Tax incentives in the Inflation Reduction Act have the potential to reshape the municipal bond market by undermining its reliance on the tax-exemption.
That’s the thesis from Justin Marlowe, a research professor at the University of Chicago’s Harris School of Public Policy, author of a paper on the topic that will be published this month in the Government Finance Officers Association’s bimonthly magazine, Government Finance Review, which he previewed Thursday during a Volcker Alliance briefing on the Inflation Reduction Act.
Signed into law by President Biden on August 16, the IRA features a lengthy list of tax incentives for public and private entities to finance clean energy projects. Among the incentives are direct-pay tax credits and the ability to transfer tax credits, both of which benefit public entities that have no tax liability.
The products are not new to muni participants, but a significant increase in their supply may affect the market, Marlowe said.
“It raises the question of what happens if we see a whole range of successful new assets built using this creative new financing? What if we expand this beyond clean energy, into transportation infrastructure or basic infrastructure like buildings?” Marlowe asked. “The success of a lot of high-profile projects [could create] momentum to think about the municipal bond market as a direct-pay tax credit market,” with less emphasis on the tax-exemption.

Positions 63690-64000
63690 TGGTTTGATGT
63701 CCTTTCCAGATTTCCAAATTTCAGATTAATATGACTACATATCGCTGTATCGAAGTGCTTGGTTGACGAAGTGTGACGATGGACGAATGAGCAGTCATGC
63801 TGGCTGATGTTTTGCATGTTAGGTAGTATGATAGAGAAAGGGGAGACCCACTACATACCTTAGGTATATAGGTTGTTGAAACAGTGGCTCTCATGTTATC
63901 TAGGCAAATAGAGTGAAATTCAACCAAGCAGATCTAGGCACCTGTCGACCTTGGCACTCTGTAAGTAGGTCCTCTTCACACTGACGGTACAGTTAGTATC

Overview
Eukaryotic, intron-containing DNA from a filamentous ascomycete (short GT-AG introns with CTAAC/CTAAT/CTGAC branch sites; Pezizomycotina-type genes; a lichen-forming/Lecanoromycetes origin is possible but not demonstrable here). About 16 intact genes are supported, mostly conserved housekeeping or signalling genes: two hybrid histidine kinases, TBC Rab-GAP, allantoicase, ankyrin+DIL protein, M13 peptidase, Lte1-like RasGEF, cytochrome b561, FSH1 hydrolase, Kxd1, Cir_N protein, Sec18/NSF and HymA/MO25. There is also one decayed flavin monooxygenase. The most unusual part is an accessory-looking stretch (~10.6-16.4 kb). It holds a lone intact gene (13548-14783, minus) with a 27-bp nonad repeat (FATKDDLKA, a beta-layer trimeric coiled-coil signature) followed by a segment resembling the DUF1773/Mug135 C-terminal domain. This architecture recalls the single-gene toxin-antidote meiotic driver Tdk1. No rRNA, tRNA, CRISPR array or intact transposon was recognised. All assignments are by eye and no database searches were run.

That’s something some Congressional lawmakers have been advocating for, Marlowe added.
The IRA features two types of direct-pay tax credits: an investment tax credit, based on a percentage of a project’s cost, and a production tax credit, which is an annual payment based on the amount of energy produced and sold by a project over 10 years.
“The direct pay plus the transferability of the credits has even more significant implications for where the municipal financing industry goes from here,” he said. The combination of the two creates “a variety of interesting scenarios.”
Renewable energy developers and public entities — like cities, states or public pension funds — could work together to leverage the IRA’s tax credits, he said.
For instance, a developer could tap the tax credits to build a solar farm, then sell the project to a public entity, which can convert the tax credits into direct-pay credits. Then the entity could “turn around and lease that same asset back to the developer, and the developer could sell the power” using different tax credits back to a public entity.
Past direct-pay bond programs, like Build America Bonds, have run into criticism because Congress has been willing to halt appropriations for deficit-reduction purposes. That political risk may be mitigated if the tools reach “a critical mass,” Marlowe said.
“There’s a very good chance with the IRA that we could reach that critical mass, and that would mean some big shifts in how we think about the municipal finance market and how we finance infrastructure,” he said.